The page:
IslingtonTribune

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Future of Angel walk-in doctors’ service in doubt

Service that began operating from medical centre in 2009, offering same-day appointments, could close next year

05 October, 2018 — By Samantha Booth

Council health chief Janet Burgess

ISLINGTON’S only “walk-in” doctors’ service, in Angel, could close next year, with health chiefs deciding whether more appointments could be given to other GP practices.

The service began operating from Ritchie Street Medical Centre in 2009, offering same-day appointments, seven days a week, to patients regardless of where they live. It was one of 230 walk-in centres opened across England.

But with its £789,000 annual 10-year contract due to expire in March next year, Islington Clinical Commissioning Group is deciding whether to recommission the service, currently provided by Angel Medical Services.

Instead, it proposes offering more same-day appointments at other GP surgeries or commissioning a provider to offer extra appointments at “hubs” in the borough.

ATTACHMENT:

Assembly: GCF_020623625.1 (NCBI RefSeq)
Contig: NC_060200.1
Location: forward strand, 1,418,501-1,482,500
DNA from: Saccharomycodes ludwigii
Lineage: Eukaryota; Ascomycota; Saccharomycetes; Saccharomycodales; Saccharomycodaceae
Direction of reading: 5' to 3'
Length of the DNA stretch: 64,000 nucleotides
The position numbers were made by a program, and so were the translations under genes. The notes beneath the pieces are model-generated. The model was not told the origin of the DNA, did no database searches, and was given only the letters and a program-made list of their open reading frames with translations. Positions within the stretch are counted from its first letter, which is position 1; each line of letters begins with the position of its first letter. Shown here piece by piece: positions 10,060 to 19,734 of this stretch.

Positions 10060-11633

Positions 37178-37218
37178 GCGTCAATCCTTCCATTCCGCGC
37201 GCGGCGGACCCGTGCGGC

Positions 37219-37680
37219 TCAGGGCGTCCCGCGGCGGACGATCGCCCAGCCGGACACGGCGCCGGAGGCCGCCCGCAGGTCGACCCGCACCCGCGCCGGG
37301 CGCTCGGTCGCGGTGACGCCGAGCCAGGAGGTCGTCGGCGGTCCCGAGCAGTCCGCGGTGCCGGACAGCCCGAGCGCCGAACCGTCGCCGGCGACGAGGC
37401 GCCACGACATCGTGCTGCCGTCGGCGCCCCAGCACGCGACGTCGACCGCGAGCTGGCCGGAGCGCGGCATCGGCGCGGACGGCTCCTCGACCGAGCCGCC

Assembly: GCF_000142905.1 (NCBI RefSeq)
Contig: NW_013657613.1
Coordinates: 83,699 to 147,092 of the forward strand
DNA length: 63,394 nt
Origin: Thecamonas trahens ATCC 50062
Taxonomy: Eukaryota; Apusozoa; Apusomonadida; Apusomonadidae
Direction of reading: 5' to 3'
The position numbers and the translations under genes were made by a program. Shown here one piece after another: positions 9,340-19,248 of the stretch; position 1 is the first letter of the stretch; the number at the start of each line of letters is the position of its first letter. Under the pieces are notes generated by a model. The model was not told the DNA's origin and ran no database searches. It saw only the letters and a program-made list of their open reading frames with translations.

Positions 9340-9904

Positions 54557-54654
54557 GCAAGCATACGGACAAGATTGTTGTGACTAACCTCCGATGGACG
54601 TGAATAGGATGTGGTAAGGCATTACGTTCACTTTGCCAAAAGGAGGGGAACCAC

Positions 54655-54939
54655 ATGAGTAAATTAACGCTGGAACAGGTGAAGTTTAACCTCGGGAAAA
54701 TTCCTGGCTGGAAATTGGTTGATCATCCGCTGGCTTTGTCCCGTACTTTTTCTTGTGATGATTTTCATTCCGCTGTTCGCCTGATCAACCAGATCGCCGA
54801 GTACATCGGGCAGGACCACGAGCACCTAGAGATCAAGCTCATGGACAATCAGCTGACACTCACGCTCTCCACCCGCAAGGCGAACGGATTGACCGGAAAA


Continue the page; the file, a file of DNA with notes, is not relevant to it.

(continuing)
Council health chief Janet Burgess said: “I think either of [the options] would work fine. What struck me is that people who go to the Ritchie Street centre are very local. Somebody in Archway just would not go down there.”

The current set-up in Angel means medics are unable to access patients’ records and are reliant on people recalling their own medical history.

Also, appointments can only be made face-to-face on the day, as opposed to online or over the phone.

The I:Hub service, introduced in 2016, allows residents to book an urgent appointment over the phone in the evenings and at weekends, known as “extended access”.

Emma Whitby, chief executive of watchdog group Healthwatch, said a redistribution of appointments across the borough would make availability more equal.

However, she said questions remained about how residents not registered in the borough would then be catered for.

“We welcome that the CCG is discussing it, not just imposing the changes,” said Ms Whitby. “People do say positive things about the walk-in centre: that it’s quick and easy to access. It’s not clear though, if you’re visiting from out of town, where are you going to be seen? We are interested to know how that would be managed in any change.”

A spokesman for the CCG said: “No decisions have been made and the CCG is committed to maintaining the same level of investment in same-day GP appoint­ments. As part of this process, the CCG is engaging with the public about the future provision of this service and the range of options available.”

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